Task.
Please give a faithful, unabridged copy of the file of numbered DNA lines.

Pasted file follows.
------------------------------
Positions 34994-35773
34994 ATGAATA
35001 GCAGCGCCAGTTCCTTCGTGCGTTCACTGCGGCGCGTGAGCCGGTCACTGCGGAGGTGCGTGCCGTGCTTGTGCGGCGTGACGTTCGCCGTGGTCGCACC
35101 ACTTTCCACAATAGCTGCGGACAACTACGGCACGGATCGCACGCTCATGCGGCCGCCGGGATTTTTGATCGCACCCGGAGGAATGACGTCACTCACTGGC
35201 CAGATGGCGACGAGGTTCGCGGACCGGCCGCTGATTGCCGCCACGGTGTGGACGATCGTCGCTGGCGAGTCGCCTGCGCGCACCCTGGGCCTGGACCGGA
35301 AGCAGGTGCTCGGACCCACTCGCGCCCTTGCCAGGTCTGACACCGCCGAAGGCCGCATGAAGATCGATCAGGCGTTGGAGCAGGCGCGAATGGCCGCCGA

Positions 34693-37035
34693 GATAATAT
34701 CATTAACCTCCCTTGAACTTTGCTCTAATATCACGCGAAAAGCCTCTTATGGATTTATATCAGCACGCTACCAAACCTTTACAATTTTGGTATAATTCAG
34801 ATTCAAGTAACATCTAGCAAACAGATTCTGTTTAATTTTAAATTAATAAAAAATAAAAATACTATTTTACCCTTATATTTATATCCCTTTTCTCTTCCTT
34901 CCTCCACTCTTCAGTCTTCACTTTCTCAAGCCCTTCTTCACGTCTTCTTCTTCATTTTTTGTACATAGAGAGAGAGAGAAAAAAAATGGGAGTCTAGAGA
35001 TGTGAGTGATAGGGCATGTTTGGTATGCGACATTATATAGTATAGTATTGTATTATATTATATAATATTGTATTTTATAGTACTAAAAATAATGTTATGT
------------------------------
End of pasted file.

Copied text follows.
Positions 34994-35773
34994 ATGAATA
35001 GCAGCGCCAGTTCCTTCGTGCGTTCACTGCGGCGCGTGAGCCGGTCACTGCGGAGGTGCGTGCCGTGCTTGTGCGGCGTGACGTTCGCCGTGGTCGCACC
35101 ACTTTCCACAATAGCTGCGGACAACTACGGCACGGATCGCACGCTCATGCGGCCGCCGGGATTTTTGATCGCACCCGGAGGAATGACGTCACTCACTGGC
35201 CAGATGGCGACGAGGTTCGCGGACCGGCCGCTGATTGCCGCCACGGTGTGGACGATCGTCGCTGGCGAGTCGCCTGCGCGCACCCTGGGCCTGGACCGGA
35301 AGCAGGTGCTCGGACCCACTCGCGCCCTTGCCAGGTCTGACACCGCCGAAGGCCGCATGAAGATCGATCAGGCGTTGGAGCAGGCGCGAATGGCCGCCGA

Positions 34693-37035
34693 GATAATAT
34701 CATTAACCTCCCTTGAACTTTGCTCTAATATCACGCGAAAAGCCTCTTATGGATTTATATCAGCACGCTACCAAACCTTTACAATTTTGGTATAATTCAG
34801 ATTCAAGTAACATCTAGCAAACAGATTCTGTTTAATTTTAAATTAATAAAAAATAAAAATACTATTTTACCCTTATATTTATATCCCTTTTCTCTTCCTT
34901 CCTCCACTCTTCAGTCTTCACTTTCTCAAGCCCTTCTTCACGTCTTCTTCTTCATTTTTTGTACATAGAGAGAGAGAGAAAAAAAATGGGAGTCTAGAGA
35001 TGTGAGTGATAGGGCATGTTTGGTATGCGACATTATATAGTATAGTATTGTATTATATTATATAATATTGTATTTTATAGTACTAAAAATAATGTTATGT